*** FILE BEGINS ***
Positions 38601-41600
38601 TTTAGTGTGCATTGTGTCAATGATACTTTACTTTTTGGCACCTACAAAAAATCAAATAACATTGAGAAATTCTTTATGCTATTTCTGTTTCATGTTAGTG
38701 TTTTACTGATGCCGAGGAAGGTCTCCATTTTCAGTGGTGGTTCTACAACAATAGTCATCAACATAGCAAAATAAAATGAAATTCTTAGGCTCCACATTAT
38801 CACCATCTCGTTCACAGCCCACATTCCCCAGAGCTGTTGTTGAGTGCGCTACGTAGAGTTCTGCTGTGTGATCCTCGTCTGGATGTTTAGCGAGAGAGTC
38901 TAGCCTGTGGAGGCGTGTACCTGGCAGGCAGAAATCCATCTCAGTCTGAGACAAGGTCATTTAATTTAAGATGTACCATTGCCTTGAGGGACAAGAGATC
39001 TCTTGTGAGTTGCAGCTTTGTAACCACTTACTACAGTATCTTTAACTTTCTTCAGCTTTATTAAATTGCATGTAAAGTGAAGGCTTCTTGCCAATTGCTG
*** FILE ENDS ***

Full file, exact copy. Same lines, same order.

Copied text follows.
Positions 38601-41600
38601 TTTAGTGTGCATTGTGTCAATGATACTTTACTTTTTGGCACCTACAAAAAATCAAATAACATTGAGAAATTCTTTATGCTATTTCTGTTTCATGTTAGTG
38701 TTTTACTGATGCCGAGGAAGGTCTCCATTTTCAGTGGTGGTTCTACAACAATAGTCATCAACATAGCAAAATAAAATGAAATTCTTAGGCTCCACATTAT
38801 CACCATCTCGTTCACAGCCCACATTCCCCAGAGCTGTTGTTGAGTGCGCTACGTAGAGTTCTGCTGTGTGATCCTCGTCTGGATGTTTAGCGAGAGAGTC
38901 TAGCCTGTGGAGGCGTGTACCTGGCAGGCAGAAATCCATCTCAGTCTGAGACAAGGTCATTTAATTTAAGATGTACCATTGCCTTGAGGGACAAGAGATC
39001 TCTTGTGAGTTGCAGCTTTGTAACCACTTACTACAGTATCTTTAACTTTCTTCAGCTTTATTAAATTGCATGTAAAGTGAAGGCTTCTTGCCAATTGCTG